Rare cars are so valuable not just because they were made in limited quantities, but their age and unique design play a big part. Of course, there are many factors that draw collectors to rare cars, to point that many collectors will stop at nothing to have them. But which cars are the most sought after and the rarest? Here are eight of them.
8. 1969 Chevrolet Camaro ZL1 – $1 Million
If you want the most powerful and quickest Camaro, then the 1969 Camaro ZL1 was one of the most desirable Chevy performance cars ever built, Hagerty reports. This super-rare Camaro sports an all-aluminum, 427 cubic-inch V8 that produces 430 hp. But that’s not what makes it so rare, in actuality, this Camaro ZL-1 was a special-order car that many used in NHRA’s Super Stock class because it was such a powerhouse. Nowadays, you’ll be lucky to find them for $1 million at auction.
7. Tucker ’48 – $1.2 million
Also known as the “Tucker Torpedo,” the Tucker 48 blazed some trails back in the 40s. It had a directional third headlight known as the “cyclops eye,” which set this car apart from the rest at the time. It was heralded as the “car of tomorrow” by Preston Tucker, the man who designed it. But unfortunately, only 51 units were ever produced before the Tucker brand closed its doors in 1949.
6. Aston Martin Bulldog – $1.3 million
Take one look at the Aston Martin Bulldog and we wouldn’t blame you for getting Tesla Cybertruck vibes. Produced in 1980, the Bulldog was powered by a twin-turbo 5.3-liter V8 engine and looked like a futuristic production car at the time. Only 12 to 25 examples were ever produced, making the Bulldog an extremely rare sight now.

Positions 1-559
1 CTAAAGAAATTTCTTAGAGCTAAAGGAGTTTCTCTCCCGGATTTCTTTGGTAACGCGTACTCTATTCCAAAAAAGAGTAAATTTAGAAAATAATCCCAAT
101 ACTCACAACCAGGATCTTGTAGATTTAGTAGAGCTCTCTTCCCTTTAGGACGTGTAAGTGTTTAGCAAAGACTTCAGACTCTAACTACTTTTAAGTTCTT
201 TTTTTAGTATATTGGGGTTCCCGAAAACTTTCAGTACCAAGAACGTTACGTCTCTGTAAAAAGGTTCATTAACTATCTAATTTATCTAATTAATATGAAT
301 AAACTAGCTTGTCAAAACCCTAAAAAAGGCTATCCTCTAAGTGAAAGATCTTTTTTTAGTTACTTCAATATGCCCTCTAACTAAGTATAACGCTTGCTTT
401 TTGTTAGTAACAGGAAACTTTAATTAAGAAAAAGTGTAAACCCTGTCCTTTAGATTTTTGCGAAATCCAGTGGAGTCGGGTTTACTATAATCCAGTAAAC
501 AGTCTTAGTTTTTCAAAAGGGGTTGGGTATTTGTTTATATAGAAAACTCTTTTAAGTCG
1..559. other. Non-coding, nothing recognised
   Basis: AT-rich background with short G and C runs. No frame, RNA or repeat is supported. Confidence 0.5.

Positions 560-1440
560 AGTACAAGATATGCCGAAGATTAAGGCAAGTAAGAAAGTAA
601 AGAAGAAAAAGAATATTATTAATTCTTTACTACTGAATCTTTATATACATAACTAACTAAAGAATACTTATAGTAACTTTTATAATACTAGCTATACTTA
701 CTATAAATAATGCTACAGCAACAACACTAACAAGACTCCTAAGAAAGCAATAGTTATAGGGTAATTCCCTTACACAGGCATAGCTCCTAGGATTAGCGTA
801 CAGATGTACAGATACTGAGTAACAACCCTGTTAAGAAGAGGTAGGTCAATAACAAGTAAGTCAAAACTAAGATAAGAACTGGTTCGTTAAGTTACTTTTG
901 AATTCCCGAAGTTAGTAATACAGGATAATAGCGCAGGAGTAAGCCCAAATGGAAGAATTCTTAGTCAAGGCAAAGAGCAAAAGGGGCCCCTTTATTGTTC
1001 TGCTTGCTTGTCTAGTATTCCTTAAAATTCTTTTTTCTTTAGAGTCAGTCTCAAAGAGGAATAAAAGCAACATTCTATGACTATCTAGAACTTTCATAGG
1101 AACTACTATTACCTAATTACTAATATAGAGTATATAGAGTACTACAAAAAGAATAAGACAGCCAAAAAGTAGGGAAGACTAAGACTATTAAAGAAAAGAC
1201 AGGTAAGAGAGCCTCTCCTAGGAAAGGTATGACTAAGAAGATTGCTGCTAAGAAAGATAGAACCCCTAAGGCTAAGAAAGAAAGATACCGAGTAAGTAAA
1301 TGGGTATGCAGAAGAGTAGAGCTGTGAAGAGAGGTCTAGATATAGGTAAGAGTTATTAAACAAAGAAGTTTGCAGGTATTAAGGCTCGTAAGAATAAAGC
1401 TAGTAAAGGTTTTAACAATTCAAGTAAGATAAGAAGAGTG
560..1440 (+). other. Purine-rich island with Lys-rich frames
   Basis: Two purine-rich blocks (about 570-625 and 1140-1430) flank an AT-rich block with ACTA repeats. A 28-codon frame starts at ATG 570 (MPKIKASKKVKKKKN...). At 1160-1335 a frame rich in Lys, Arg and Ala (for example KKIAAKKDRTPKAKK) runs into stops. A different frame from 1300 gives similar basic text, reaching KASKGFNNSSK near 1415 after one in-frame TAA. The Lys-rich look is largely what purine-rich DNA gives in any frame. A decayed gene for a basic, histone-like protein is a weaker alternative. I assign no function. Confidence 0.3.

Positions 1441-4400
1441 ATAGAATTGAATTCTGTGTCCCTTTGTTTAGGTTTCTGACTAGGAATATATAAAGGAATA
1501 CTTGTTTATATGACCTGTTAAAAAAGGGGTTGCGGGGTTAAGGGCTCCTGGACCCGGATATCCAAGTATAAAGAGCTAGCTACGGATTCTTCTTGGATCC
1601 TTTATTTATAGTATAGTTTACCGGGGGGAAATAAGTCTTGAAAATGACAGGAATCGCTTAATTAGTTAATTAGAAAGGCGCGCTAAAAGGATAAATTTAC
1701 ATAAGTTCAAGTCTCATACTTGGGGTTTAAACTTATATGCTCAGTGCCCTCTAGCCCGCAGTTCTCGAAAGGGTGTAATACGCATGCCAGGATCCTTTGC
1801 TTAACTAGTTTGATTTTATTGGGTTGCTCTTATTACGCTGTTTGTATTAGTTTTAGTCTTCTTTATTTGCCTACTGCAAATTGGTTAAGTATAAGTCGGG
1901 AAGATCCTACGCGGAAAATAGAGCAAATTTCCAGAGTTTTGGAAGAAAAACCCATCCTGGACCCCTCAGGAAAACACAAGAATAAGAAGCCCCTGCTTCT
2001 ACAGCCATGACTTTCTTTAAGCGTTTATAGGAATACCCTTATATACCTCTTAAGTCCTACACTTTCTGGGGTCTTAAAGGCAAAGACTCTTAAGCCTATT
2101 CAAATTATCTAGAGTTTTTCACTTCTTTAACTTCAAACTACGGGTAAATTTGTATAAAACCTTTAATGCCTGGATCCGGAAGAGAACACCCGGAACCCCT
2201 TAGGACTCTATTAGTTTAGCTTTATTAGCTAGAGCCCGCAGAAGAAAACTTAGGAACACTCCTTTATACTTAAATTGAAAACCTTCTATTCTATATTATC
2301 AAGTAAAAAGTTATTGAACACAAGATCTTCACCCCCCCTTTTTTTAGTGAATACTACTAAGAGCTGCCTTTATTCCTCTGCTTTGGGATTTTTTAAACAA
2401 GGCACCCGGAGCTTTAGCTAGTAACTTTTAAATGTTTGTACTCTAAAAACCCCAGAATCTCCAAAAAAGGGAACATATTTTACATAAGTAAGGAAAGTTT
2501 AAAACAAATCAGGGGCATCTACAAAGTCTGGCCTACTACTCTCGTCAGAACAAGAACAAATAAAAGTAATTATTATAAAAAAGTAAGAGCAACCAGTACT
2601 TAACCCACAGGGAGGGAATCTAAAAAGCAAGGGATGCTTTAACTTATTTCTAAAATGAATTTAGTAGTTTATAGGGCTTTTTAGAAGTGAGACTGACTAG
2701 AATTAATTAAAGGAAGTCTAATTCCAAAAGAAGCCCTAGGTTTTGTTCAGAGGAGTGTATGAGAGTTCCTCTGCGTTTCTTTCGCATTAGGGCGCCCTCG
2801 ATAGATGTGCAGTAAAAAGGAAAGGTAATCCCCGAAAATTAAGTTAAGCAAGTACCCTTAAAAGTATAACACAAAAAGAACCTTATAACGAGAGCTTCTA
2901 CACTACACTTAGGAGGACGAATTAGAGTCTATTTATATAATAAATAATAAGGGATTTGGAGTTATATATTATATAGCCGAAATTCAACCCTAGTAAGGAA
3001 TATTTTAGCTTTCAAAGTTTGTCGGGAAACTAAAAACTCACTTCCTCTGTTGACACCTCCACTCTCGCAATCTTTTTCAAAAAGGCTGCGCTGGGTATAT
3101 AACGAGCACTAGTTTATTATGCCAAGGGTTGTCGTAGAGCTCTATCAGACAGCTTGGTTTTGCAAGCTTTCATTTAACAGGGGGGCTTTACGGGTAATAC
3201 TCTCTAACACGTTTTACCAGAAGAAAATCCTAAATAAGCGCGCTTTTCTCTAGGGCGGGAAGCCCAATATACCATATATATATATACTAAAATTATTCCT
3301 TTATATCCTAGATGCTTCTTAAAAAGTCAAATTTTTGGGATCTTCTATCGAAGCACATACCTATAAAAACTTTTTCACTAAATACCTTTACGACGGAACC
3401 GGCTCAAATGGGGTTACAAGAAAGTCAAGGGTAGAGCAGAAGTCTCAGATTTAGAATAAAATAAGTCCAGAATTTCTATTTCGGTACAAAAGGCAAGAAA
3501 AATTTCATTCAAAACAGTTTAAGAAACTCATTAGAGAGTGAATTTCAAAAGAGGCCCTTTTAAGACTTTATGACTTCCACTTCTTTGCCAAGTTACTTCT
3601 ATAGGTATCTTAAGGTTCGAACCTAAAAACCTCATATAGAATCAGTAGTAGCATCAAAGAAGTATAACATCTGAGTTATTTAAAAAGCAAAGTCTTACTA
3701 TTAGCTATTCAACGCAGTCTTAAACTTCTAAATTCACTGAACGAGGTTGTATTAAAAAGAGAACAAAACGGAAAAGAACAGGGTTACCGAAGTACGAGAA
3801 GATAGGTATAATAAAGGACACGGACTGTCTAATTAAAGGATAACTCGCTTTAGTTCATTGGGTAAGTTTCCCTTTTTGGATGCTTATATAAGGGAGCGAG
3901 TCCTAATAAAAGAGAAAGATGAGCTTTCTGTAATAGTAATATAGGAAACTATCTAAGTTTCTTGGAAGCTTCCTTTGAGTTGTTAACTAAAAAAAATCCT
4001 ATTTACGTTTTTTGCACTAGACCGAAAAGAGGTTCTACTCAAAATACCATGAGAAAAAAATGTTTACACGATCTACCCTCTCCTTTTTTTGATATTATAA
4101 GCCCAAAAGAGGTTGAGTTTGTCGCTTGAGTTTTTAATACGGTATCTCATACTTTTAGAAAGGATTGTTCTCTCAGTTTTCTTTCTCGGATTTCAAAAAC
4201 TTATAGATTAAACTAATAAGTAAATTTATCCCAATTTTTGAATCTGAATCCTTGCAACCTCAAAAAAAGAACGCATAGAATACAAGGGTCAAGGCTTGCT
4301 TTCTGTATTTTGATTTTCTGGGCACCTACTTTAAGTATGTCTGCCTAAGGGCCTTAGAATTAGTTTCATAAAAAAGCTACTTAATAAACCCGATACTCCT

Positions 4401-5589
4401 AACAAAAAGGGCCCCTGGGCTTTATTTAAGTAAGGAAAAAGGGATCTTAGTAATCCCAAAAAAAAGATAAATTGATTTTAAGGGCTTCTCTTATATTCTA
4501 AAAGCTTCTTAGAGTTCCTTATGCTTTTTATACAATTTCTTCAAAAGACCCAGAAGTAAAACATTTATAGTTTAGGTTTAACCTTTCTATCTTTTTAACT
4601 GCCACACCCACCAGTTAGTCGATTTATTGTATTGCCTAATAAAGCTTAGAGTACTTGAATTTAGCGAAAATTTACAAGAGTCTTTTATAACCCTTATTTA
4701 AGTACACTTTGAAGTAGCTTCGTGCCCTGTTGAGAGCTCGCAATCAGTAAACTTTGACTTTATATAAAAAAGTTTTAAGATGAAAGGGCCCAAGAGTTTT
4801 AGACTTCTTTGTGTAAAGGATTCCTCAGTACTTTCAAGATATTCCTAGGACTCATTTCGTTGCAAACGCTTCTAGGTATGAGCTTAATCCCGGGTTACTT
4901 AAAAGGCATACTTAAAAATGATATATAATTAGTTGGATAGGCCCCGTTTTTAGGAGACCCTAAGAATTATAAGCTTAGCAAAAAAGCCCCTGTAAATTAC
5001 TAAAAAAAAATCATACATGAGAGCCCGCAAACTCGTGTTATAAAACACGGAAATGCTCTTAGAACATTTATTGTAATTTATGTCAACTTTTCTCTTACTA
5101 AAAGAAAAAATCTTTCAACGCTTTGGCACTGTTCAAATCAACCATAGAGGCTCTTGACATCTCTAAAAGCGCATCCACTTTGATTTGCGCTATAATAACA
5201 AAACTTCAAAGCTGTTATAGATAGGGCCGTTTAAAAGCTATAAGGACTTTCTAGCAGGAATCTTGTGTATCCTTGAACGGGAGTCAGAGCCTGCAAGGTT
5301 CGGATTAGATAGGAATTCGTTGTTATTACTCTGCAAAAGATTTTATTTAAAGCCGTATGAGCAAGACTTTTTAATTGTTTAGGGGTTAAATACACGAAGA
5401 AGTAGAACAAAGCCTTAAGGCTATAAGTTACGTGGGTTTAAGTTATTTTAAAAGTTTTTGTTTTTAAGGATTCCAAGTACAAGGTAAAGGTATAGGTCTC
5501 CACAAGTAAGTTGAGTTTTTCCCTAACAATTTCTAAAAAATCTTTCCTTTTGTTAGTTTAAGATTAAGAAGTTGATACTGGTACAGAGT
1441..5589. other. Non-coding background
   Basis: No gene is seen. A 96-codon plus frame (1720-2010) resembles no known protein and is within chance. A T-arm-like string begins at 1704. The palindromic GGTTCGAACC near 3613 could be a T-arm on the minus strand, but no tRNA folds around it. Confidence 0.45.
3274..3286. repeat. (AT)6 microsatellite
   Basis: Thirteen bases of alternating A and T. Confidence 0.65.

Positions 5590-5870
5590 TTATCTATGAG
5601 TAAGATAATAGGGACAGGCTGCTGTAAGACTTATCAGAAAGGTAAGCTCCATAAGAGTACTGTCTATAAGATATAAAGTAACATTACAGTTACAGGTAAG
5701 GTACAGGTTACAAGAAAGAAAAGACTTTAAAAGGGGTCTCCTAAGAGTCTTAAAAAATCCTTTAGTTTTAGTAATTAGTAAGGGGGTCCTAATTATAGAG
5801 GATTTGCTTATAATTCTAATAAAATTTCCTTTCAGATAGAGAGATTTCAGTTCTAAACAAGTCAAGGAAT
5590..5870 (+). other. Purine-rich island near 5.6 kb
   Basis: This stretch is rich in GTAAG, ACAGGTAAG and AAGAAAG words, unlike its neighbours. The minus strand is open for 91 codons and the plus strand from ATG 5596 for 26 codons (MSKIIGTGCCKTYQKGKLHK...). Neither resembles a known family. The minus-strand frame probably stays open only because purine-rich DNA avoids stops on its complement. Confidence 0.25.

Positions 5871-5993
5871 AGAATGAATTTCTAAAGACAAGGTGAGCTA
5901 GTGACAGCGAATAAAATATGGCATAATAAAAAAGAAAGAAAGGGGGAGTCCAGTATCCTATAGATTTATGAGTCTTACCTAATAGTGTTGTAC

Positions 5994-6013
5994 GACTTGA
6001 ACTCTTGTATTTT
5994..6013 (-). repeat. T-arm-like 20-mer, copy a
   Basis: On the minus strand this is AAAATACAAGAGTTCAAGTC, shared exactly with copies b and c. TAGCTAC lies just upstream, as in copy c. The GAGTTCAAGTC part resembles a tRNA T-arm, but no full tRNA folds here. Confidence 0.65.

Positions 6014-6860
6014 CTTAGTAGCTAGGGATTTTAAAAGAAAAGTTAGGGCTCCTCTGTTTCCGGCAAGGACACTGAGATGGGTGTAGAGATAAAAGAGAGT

5. 1954 Oldsmobile F-88 – $3.3 million
The Oldsmobile F-88 was a concept car penned by Harley Earl. It was a two-seat roadster with a 324-cubic-inch V8 that made 250 hp. According to GM Authority, it was never put into production since it would have threatened the Corvette at the time. As such, only two copies were ever made and it’s now the rarest Oldsmobile that money can buy.
4. 2008 Maybach Exelero – $8 million
The Maybach Exelero is based on the Maybach 57 and has a turbocharged V12 under the hood that produces a whopping 700 hp. It has a top speed of 218 mph and competes with the likes of Rolls-Royce and Bentley. If you want all of the power, speed, and luxury in one expensive package, then the Maybach Exelero is a great choice. Too bad it costs a cool $8 million.
3. 1970 Porsche 917 – $14 million
The 1970 Porsche 917 and Steve McQueen go hand-in-hand since it was the car that the actor/racer drove in the movie “Le Mans.” Aside from its Hollywood fame, the Porsche 917 gained notoriety with its racecar looks and mid-mounted flat-12 engine. There were only a few in production and the car used in the movie crossed the auction block with an ending bid of over $14 million.
2. 1957 Ferrari 250 Testa Rossa – $39.8 million
The Ferrari 250 Testa Rossa made its debut at the 1957 24 Hours of Le Mans race, and although it didn’t finish the race, it did win three other Le Mans races in addition to four wins at Sebring. Under the hood is a 300-hp V12 with six Weber carburetors and when it comes to handling, it’s about as good as a genuine racecar as any other. There are only 34 models in existence, which is why it can command such an astronomical selling price at auction.
1. 1964 Ferrari 250 GTO – $70 million
If you want the rarest and one of the most expensive cars on the planet, then the 1964 Ferrari 250 GTO is what you seek, but you’ll need to get in line behind the other car collectors. Aside from its spectacular looks and potent 3.0-liter V12 engine, what makes the Ferrari 250 GTO so special is that it was a homologation car produced by the brand from 1962 to 1964. The last iteration known to cross the auction block sold for $70 million, so if you want one, you better have deep pockets that have even deeper pockets inside of them.
These ultra-rare cars are more prevalent on posters than in real life
Considering many of the aforementioned cars are extremely rare in production, it’s clear that they’ll mainly live on as wall posters and screen savers for most people. But for the rare and lucky collectors, they’ll live on in garages or even museums to preserve their values.